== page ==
Biocompatibility and toxicological risk assessment of a “permanent” medical device


The client, who markets a wound dressing with existing EU approval for ‘prolonged’ use (24 hours – 30 days), wished to extend the approval to cover >30 days use. According to ISO 10993-1 guidelines, the wound dressing would then be classified as a ‘surface device’ in contact with ‘breached or compromised skin’ for a ‘permanent duration’.


An international manufacturer of wound care products.

Project goals

Bibra was asked to assess the biocompatibility of the dressing for ‘permanent’ use, following the recently updated ISO 10993-1 guidelines. This involved an assessment of endpoints including cytotoxicity, skin irritation, skin sensitisation, acute systemic toxicity, material-mediated pyrogenicity, subacute/subchronic systemic toxicity, genotoxicity, carcinogenicity and implantation effects.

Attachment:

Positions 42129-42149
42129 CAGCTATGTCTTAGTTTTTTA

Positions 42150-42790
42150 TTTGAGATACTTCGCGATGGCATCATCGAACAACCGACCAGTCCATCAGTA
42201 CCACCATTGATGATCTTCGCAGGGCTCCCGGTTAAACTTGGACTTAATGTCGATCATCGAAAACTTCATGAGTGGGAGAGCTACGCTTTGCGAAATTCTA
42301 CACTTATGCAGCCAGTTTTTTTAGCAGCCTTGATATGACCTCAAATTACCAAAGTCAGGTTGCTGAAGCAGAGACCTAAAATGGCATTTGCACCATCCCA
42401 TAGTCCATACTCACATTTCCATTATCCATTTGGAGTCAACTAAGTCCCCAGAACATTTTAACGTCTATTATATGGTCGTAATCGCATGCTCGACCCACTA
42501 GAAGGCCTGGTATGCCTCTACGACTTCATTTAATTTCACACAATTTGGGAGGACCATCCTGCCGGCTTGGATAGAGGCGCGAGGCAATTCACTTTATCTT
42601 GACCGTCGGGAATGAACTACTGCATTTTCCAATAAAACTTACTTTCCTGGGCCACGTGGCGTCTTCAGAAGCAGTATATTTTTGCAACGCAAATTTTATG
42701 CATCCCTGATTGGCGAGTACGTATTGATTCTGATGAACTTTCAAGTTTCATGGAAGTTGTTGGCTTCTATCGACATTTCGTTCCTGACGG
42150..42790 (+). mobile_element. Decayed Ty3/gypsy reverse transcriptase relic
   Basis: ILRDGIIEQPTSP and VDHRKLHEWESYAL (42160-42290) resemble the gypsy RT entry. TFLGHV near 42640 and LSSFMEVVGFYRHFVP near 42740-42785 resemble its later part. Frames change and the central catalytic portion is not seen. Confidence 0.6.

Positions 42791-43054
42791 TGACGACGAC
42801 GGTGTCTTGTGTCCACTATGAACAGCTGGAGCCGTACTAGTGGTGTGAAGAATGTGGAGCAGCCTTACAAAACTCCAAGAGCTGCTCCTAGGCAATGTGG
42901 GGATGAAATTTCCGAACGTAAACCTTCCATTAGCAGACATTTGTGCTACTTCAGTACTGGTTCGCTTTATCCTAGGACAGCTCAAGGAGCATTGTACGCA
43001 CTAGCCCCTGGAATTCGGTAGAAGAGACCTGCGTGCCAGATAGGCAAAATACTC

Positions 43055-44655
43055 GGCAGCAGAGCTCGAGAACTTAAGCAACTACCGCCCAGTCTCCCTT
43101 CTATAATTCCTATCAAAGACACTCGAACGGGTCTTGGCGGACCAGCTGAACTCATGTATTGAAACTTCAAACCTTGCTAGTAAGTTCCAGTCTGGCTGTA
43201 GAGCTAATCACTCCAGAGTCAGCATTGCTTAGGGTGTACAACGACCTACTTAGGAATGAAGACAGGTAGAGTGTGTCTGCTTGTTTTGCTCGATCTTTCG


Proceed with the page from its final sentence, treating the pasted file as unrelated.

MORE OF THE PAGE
An assessment of the dressing’s biocompatibility was carried out according to ISO 10993, Council Directive 93/42/EEC and US FDA guidelines utilising data generated by the client. In addition, a toxicological health risk assessment was carried out in compliance with ISO 10993-17 on the key identified organic and elemental extractables from the dressing. Tolerable exposures to key extractables were calculated from existing toxicity data (typically using NOAELs from key studies) for men, women, children and neonates and were compared against a worst-case exposure scenario.

Project outcome

The wound dressing showed excellent biocompatibility, and the toxicological risk assessment determined there were reassuring margins between the tolerable exposures (or other reliable health benchmarks) and the estimated extractable exposures.

Bibra project team

Pete Watts

James Hopkins

Charlie Johnson


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